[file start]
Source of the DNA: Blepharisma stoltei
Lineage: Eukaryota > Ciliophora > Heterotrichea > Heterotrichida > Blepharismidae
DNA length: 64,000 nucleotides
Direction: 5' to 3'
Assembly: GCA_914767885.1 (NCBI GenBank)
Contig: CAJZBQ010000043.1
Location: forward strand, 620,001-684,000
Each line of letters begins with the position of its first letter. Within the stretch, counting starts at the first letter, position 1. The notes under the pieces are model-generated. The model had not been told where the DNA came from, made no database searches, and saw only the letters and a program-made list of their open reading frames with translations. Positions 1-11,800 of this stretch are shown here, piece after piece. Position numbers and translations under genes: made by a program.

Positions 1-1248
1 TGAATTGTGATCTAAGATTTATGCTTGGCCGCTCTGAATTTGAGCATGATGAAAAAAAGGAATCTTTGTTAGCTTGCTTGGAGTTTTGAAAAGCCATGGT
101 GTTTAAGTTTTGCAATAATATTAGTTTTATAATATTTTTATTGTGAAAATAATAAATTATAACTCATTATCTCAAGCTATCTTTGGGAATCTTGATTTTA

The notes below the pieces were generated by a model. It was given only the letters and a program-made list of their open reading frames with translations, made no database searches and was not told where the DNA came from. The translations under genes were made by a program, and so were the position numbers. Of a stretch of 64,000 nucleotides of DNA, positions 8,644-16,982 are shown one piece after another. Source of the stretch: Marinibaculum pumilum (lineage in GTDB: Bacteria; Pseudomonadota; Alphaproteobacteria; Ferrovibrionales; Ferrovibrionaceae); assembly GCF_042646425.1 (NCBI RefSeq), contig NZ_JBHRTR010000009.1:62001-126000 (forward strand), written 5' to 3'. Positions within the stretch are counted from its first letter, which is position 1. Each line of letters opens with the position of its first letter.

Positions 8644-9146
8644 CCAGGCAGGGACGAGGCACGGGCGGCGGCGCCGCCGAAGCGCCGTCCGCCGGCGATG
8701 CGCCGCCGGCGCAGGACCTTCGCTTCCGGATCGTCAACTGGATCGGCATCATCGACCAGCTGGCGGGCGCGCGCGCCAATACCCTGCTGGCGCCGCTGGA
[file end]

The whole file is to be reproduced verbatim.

Source of the DNA: Blepharisma stoltei
Lineage: Eukaryota > Ciliophora > Heterotrichea > Heterotrichida > Blepharismidae
DNA length: 64,000 nucleotides
Direction: 5' to 3'
Assembly: GCA_914767885.1 (NCBI GenBank)
Contig: CAJZBQ010000043.1
Location: forward strand, 620,001-684,000
Each line of letters begins with the position of its first letter. Within the stretch, counting starts at the first letter, position 1. The notes under the pieces are model-generated. The model had not been told where the DNA came from, made no database searches, and saw only the letters and a program-made list of their open reading frames with translations. Positions 1-11,800 of this stretch are shown here, piece after piece. Position numbers and translations under genes: made by a program.

Positions 1-1248
1 TGAATTGTGATCTAAGATTTATGCTTGGCCGCTCTGAATTTGAGCATGATGAAAAAAAGGAATCTTTGTTAGCTTGCTTGGAGTTTTGAAAAGCCATGGT
101 GTTTAAGTTTTGCAATAATATTAGTTTTATAATATTTTTATTGTGAAAATAATAAATTATAACTCATTATCTCAAGCTATCTTTGGGAATCTTGATTTTA

The notes below the pieces were generated by a model. It was given only the letters and a program-made list of their open reading frames with translations, made no database searches and was not told where the DNA came from. The translations under genes were made by a program, and so were the position numbers. Of a stretch of 64,000 nucleotides of DNA, positions 8,644-16,982 are shown one piece after another. Source of the stretch: Marinibaculum pumilum (lineage in GTDB: Bacteria; Pseudomonadota; Alphaproteobacteria; Ferrovibrionales; Ferrovibrionaceae); assembly GCF_042646425.1 (NCBI RefSeq), contig NZ_JBHRTR010000009.1:62001-126000 (forward strand), written 5' to 3'. Positions within the stretch are counted from its first letter, which is position 1. Each line of letters opens with the position of its first letter.

Positions 8644-9146
8644 CCAGGCAGGGACGAGGCACGGGCGGCGGCGCCGCCGAAGCGCCGTCCGCCGGCGATG
8701 CGCCGCCGGCGCAGGACCTTCGCTTCCGGATCGTCAACTGGATCGGCATCATCGACCAGCTGGCGGGCGCGCGCGCCAATACCCTGCTGGCGCCGCTGGA